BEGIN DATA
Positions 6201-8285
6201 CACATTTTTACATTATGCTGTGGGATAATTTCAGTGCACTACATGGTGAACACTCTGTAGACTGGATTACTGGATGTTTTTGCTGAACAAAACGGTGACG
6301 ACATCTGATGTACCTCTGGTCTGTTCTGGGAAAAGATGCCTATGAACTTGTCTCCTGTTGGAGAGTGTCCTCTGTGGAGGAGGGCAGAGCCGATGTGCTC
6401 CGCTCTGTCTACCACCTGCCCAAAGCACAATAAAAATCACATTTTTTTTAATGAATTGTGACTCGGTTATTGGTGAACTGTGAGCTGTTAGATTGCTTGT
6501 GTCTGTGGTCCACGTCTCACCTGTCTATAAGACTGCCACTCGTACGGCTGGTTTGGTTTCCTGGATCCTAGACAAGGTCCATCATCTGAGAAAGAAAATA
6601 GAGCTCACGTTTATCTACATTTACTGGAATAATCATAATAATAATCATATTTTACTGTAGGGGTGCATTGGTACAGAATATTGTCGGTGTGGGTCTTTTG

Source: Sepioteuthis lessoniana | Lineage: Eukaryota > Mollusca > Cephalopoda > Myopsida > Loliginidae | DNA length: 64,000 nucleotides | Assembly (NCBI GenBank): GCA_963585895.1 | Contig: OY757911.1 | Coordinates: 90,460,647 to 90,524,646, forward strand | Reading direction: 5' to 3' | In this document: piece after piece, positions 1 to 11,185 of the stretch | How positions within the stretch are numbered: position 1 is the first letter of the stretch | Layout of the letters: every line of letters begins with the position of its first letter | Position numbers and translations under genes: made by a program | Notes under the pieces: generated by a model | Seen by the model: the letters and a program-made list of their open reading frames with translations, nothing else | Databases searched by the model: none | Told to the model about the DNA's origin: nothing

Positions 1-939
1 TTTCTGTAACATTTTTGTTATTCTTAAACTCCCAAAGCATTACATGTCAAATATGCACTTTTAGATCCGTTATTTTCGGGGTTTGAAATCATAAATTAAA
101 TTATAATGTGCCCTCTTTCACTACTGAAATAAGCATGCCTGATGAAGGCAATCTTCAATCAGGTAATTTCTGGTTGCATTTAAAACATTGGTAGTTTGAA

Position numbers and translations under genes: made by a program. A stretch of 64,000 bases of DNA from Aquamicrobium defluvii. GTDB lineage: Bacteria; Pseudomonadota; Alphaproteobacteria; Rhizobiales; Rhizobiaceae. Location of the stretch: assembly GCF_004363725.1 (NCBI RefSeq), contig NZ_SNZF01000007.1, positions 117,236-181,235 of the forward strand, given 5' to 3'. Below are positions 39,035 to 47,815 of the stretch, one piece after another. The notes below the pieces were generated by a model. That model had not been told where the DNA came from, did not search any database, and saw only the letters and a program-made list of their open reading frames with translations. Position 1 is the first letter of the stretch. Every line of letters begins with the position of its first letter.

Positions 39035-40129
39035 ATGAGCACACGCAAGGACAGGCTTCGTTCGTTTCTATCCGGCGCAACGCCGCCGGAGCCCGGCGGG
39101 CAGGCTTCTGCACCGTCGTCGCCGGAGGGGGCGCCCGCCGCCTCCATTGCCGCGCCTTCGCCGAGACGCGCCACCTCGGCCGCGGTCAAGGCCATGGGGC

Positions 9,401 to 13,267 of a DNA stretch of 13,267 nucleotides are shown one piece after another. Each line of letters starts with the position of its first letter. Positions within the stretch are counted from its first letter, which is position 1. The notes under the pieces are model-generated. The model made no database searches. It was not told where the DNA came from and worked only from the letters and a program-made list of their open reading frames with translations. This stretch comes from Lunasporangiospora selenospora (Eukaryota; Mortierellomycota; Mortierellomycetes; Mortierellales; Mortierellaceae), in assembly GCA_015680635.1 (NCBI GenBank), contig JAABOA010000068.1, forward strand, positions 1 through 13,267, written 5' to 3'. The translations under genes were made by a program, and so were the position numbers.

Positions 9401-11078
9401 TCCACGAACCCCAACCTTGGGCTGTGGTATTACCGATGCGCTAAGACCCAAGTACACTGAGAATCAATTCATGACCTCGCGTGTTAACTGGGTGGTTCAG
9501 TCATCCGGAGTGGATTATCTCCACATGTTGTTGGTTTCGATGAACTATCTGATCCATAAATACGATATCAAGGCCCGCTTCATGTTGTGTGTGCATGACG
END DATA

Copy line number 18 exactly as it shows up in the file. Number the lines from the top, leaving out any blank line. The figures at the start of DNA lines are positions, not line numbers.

9501 TCATCCGGAGTGGATTATCTCCACATGTTGTTGGTTTCGATGAACTATCTGATCCATAAATACGATATCAAGGCCCGCTTCATGTTGTGTGTGCATGACG